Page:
Looking beyond the Overcast Tellerrand

For the last 5 years, Overcast has been on my iPhone as the one app that I did never consider switching away from. It just works for me. That being said, its feature set hasn’t really changed all that much since then. Sure, sharing has been improved and the support of chapters is more than just welcome, but these were the last big and visible new features. That being said, there are some less visible ones like the privacy screen that tells you about each podcast if they’re tracking you but at its core Overcast hasn’t changed much since 2015.

Triggered by this post by Vincent Ritter I thought of what I’d like to see improved in Overcast and actually couldn’t come up with anything. It’s good software but is it perfect? Most likely not and so today I started playing around with two of the better known alternatives: PocketCasts and Castro.

Sadly, I quickly gave up on PocketCasts again. While it was my primary player while using Android many years ago, the current interface is just not right for me. It does pretty much the same things as Overcast but with a less interesting look. So I crossed it off my list and jumped over to Castro.

How’s Castro?

A small disclaimer before getting started here: Since I’m an Overcast subscriber, I won’t make the distinction between Castro and Castro Plus here. Yes, the Overcast subscription costs €10 per year while Castro Plus is €19 but I would take that anyway and so only considering the free features here would be unrealistic for me. I just expect an ad-free application and also one that supports the trimming of silence. Both are locked behind Castro Plus and so the free version is not an option for me.

Castro is conceptually slightly different than Overcast. You usually play episodes through your “queue” instead of using one of multiple playlists. Basically, that queue is one big playlist which you make your way through, eventually.

If you have lots of subscriptions, that won’t work as that queue would just become one big mess without having some kind of gatekeeper that prevents stuff from being added there automatically. That’s where the “inbox” comes in. Whenever one of your subscriptions has something new to offer, these new episodes will show up in your inbox. There you can select if you want to skip these new items or move them either to back or the front of your queue (or start listening to them right away).

From the inbox you can move an episode to your queue, skip it, or start playing right away.

From the inbox you can move an episode to your queue, skip it, or start playing right away.

New episodes can skip the inbox either by default or per show.

New episodes can skip the inbox either by default or per show.

If you have some shows that you always want to listen to next (or eventually), you can configure them to skip the inbox altogether, having them queued up directly as you see fit. For example, I know that I always want to listen to “The Pen Addict” right away so I’ve configured it to skip the inbox and go straight to the top of my queue. Same for “Wissen aktuell” and other German daily shows.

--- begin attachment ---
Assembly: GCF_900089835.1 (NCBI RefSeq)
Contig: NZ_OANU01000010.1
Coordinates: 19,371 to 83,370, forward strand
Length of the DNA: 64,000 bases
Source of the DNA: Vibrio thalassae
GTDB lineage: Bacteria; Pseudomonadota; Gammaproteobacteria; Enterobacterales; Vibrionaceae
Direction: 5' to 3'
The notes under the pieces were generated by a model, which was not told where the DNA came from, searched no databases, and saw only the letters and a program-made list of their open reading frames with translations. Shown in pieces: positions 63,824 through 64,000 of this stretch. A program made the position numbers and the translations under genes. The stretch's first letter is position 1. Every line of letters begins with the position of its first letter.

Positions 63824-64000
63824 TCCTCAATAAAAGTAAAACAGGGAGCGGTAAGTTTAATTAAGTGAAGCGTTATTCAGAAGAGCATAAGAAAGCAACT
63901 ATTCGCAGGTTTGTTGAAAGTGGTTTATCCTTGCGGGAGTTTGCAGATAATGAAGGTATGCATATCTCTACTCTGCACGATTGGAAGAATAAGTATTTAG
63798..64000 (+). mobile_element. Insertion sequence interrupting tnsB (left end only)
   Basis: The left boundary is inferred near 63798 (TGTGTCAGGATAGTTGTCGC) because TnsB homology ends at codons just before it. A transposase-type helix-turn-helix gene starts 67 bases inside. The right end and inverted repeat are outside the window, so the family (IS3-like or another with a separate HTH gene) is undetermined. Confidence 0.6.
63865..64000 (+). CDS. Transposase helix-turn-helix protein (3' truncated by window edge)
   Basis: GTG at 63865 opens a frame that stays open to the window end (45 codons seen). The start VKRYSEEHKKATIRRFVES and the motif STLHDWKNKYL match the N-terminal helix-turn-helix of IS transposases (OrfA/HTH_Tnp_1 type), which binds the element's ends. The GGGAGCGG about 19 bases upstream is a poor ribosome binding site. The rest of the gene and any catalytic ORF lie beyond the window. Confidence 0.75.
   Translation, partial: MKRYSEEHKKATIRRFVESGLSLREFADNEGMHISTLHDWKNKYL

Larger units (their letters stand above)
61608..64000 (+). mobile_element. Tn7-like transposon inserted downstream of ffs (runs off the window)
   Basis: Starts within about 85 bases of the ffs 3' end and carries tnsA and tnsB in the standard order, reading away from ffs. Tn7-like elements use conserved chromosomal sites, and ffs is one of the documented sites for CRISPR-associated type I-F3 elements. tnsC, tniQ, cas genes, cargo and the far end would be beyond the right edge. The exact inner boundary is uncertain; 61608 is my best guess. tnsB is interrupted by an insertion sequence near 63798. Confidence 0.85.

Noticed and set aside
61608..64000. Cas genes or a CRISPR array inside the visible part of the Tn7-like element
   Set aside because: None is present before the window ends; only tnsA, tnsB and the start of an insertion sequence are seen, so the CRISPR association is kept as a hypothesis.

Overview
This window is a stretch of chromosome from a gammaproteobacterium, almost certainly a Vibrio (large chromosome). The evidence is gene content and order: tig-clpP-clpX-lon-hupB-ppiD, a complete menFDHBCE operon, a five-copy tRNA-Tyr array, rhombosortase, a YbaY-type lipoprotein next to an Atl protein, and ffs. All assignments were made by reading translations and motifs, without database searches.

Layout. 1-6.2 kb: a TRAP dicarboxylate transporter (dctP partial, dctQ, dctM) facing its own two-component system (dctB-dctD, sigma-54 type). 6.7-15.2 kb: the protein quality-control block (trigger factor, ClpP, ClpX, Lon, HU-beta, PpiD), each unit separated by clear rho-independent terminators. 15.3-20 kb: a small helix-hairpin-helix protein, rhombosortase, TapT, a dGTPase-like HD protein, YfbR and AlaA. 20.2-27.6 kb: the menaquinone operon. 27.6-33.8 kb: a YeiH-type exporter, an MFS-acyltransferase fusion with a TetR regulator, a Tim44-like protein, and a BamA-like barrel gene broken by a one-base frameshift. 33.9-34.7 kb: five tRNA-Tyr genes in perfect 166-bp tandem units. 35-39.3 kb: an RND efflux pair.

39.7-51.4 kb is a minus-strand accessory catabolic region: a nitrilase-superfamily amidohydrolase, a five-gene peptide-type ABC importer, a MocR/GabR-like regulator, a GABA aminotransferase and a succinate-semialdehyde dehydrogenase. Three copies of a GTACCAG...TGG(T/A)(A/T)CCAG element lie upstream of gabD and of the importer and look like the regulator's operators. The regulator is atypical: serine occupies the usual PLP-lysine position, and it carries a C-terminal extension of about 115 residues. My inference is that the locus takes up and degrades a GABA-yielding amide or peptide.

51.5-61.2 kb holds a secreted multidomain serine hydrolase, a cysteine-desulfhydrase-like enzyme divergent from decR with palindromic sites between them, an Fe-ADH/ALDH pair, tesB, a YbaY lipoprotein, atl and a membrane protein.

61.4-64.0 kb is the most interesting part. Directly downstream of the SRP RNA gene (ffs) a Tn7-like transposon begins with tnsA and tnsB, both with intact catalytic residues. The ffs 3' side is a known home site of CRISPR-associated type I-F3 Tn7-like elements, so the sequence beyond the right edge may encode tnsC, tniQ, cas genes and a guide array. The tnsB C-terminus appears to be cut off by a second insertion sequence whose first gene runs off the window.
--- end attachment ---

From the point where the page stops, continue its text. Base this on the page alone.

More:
The third and last major area of the app is the “library”. Here you see all your subscriptions and can add single episodes either to your inbox or directly to your queue. This is especially useful if you’ve just subscribed to a new show but want to also listen to some parts of its back-catalog. Additionally, the library also has a “Starred” section which contains all the episodes you’ve given a start to and a “History” section where you can see what you’ve listened to in the past.

Castro’s library also includes starred episodes and a history!

Castro’s library also includes starred episodes and a history!

Chapters can be unchecked so that they’re skipped.

Chapters can be unchecked so that they’re skipped.

Once you start listening to an episode, the interface looks very similar to Overcast with two exceptions:

  1. The show notes are shown in a different screen that is removed from the player.
  2. If an episode contains chapters, you can access a list of these chapters and uncheck them so that the player just skips them once you get there! That’s a nice improvement over what Overcast has right now.

Feature wish: Auto-skip of chapters per podcast

This also brings me to a feature that I’d really like to see in Overcast or Castro on top of that skipping of chapters: I would like to keep a list of chapter name patterns for each show that should be skipped without me having to do that unchecking manually whenever an episode starts.

Let’s say I have a podcast like Methodisch Inkorrekt, a German podcast about physics and science in general. Every episode they have a chapter where they do a little experiment and also at least one chapter with some music playing. I’d love to always skip those chapters (not because they are bad but simply because I’m not into them) and so I’d set these chapter name patterns to be skipped by default:

  • Musik
  • Experiment.*

Once the player then starts the episode it would mark the chapters “Musik” and “Experiment 1” and “Experiment 2” by default for skipping.

What now?

OK, but do I like Castro more than Overcast? It’s too early to tell but I will try to make up my mind until that Castro Plus trial expires 🙂 The whole idea behind the queue and inbox matches my working-style very well but I want to experiment with it for a couple more days.

You can also find this post linked to from the following pages: